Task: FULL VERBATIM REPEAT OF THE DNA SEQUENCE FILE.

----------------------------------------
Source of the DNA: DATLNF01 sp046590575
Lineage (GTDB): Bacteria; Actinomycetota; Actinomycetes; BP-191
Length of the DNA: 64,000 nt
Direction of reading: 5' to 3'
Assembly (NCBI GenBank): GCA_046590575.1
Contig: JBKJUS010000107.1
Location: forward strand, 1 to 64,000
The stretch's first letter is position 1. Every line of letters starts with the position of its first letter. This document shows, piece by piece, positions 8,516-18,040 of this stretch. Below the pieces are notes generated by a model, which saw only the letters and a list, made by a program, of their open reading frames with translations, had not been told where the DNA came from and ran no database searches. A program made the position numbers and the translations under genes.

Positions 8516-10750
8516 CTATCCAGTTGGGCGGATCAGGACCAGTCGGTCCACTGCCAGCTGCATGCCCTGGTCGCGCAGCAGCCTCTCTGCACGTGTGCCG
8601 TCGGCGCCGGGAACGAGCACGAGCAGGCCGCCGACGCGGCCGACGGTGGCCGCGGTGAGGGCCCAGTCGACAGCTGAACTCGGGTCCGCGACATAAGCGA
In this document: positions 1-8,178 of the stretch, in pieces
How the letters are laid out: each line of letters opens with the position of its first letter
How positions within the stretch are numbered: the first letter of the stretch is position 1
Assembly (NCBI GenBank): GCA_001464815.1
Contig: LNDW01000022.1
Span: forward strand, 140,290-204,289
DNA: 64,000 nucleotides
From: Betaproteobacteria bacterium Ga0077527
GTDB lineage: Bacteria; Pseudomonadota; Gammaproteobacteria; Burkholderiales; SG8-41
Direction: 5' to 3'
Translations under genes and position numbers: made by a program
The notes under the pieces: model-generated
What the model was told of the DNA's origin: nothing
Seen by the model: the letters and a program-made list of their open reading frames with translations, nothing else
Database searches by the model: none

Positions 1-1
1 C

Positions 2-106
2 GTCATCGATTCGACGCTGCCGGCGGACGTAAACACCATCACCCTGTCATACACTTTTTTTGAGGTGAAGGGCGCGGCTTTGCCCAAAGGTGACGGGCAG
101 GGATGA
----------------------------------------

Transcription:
Source of the DNA: DATLNF01 sp046590575
Lineage (GTDB): Bacteria; Actinomycetota; Actinomycetes; BP-191
Length of the DNA: 64,000 nt
Direction of reading: 5' to 3'
Assembly (NCBI GenBank): GCA_046590575.1
Contig: JBKJUS010000107.1
Location: forward strand, 1 to 64,000
The stretch's first letter is position 1. Every line of letters starts with the position of its first letter. This document shows, piece by piece, positions 8,516-18,040 of this stretch. Below the pieces are notes generated by a model, which saw only the letters and a list, made by a program, of their open reading frames with translations, had not been told where the DNA came from and ran no database searches. A program made the position numbers and the translations under genes.

Positions 8516-10750
8516 CTATCCAGTTGGGCGGATCAGGACCAGTCGGTCCACTGCCAGCTGCATGCCCTGGTCGCGCAGCAGCCTCTCTGCACGTGTGCCG
8601 TCGGCGCCGGGAACGAGCACGAGCAGGCCGCCGACGCGGCCGACGGTGGCCGCGGTGAGGGCCCAGTCGACAGCTGAACTCGGGTCCGCGACATAAGCGA
In this document: positions 1-8,178 of the stretch, in pieces
How the letters are laid out: each line of letters opens with the position of its first letter
How positions within the stretch are numbered: the first letter of the stretch is position 1
Assembly (NCBI GenBank): GCA_001464815.1
Contig: LNDW01000022.1
Span: forward strand, 140,290-204,289
DNA: 64,000 nucleotides
From: Betaproteobacteria bacterium Ga0077527
GTDB lineage: Bacteria; Pseudomonadota; Gammaproteobacteria; Burkholderiales; SG8-41
Direction: 5' to 3'
Translations under genes and position numbers: made by a program
The notes under the pieces: model-generated
What the model was told of the DNA's origin: nothing
Seen by the model: the letters and a program-made list of their open reading frames with translations, nothing else
Database searches by the model: none

Positions 1-1
1 C

Positions 2-106
2 GTCATCGATTCGACGCTGCCGGCGGACGTAAACACCATCACCCTGTCATACACTTTTTTTGAGGTGAAGGGCGCGGCTTTGCCCAAAGGTGACGGGCAG
101 GGATGA